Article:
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2

What I ended up doing was using mknod like @derobert suggested to create the devices that mdadm was looking for. I tried the major/minor numbers mdadm was telling me it couldn't find with the different drive letters I was trying to remove until it worked. mknod /dev/sde1 b 8 17 Then I had to use the --force option to get it remove the component. mdadm ...


3

It's because the device nodes no longer exist on your system (probably udev removed them when the drive died). You should be able to remove them by using the keyword failed or detached instead: mdadm -r /dev/md0 failed # all failed devices mdadm -r /dev/md0 detached # failed ones that aren't in /dev anymore If your version of mdadm is too old to do ...


1

OK, I found myself in exactly the same position. It seems CentOS creates a small root volume by default and fills the remainder of your space with /home. I even tested my setup first in a VM but with the smaller disk CentOS didn't create the home volume. I picked up on this problem before becoming space constrained tho' and also figured how not to have to ...


1

Please realize this problem has nothing to do with xinitrc, or your XOrg Setup. I stand by my statement that you can: Either freeze the NVIDIA driver at 3.11.x, as this is the last driver to support the 2.6 series kernel, or: Update the kernel in your environment to at least 3.11. See justification below. This entry is in my changelog: 05 Sep ...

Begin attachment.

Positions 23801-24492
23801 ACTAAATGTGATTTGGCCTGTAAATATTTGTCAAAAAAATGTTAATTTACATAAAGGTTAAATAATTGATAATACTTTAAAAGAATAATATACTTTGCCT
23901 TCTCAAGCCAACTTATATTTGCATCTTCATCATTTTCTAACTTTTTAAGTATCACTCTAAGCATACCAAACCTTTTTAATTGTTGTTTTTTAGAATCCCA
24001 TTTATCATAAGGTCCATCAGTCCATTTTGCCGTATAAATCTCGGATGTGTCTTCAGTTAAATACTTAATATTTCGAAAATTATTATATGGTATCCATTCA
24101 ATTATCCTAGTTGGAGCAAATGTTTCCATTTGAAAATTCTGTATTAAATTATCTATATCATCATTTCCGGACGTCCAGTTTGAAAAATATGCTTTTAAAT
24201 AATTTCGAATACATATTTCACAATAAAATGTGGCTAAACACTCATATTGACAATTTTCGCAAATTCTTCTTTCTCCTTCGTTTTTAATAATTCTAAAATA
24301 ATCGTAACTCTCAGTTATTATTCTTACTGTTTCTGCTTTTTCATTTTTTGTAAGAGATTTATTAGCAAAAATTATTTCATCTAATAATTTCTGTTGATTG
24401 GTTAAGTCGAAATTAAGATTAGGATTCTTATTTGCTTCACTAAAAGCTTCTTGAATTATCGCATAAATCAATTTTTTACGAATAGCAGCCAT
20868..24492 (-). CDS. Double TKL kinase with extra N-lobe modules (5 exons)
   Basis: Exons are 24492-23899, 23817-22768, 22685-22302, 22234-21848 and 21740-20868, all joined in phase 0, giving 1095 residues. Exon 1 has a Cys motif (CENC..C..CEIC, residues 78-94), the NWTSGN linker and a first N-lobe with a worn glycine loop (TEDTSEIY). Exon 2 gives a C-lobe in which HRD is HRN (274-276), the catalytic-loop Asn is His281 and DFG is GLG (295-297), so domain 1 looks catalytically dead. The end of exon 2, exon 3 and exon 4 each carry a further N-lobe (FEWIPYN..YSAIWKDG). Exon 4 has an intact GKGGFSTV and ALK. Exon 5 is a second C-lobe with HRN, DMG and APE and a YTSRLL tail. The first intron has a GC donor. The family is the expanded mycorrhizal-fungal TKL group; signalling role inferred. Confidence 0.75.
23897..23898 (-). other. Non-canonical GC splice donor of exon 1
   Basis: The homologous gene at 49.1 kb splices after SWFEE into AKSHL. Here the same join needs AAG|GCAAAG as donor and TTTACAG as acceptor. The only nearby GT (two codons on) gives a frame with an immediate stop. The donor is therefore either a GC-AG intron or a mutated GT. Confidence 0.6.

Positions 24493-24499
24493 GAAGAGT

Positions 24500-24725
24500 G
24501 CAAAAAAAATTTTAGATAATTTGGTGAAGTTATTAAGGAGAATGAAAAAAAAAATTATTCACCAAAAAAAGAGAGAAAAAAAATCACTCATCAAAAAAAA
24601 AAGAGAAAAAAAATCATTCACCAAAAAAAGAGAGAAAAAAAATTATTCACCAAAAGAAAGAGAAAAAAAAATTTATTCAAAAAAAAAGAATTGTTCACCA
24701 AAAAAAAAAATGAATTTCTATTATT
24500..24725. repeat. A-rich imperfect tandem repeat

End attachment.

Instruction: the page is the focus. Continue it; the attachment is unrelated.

0

Order of operations. You need your excludes first, then your includes. This example excludes everything, then includes certain folders, then excludes files within those folders that were included. mirror --exclude '.*' --exclude '.*/' --include 'v*-stable/' -X '*.src.rpm' in your case mirror --continue --only-newer --delete --verbose=3 --no-perms ...


0

I've solved this problem after two weeks of unlucky attempts, i found that there is bug in rpc.mountd, and just tried to install a recent version of nfs-utils: yum update nfs-utils


5

For your -name version, instead of ! -name '*[done]*' you need ! -name '*\[done\]*' - otherwise it's taking the letters in brackets as a character set, and thus excluding anything that includes the letter "d" or "o" or "n" or "e" (and all of your filenames contain "e"). You were then negating that condition a second time, so that rather than excluding all ...


1

The reason the code is failing to run properly is the mismatch of AND and OR groups in the initial find command: find * \( -name '*.mkv' -o -name '*avi' -o -name '*mp4' -o -name '*flv' -o -name '*ogg' -o -name '*mov' ! -name '*-[900p-by-ZiriusPH].mkv' \) -print The binding for the parameters is to print the files matched for Name *.mkv OR Name *.avi OR ...


4

Instead of piping find into the loop, you could go through an intermediate file. That will ensure that the finding step and the looping step happen in sequence, with no overlap. Something like the following (I altered your expression for brevity): find \( -name '*.mkv' -o -name '*avi' \) >files <files while IFS= read file do ffmpeg -i "$file" ...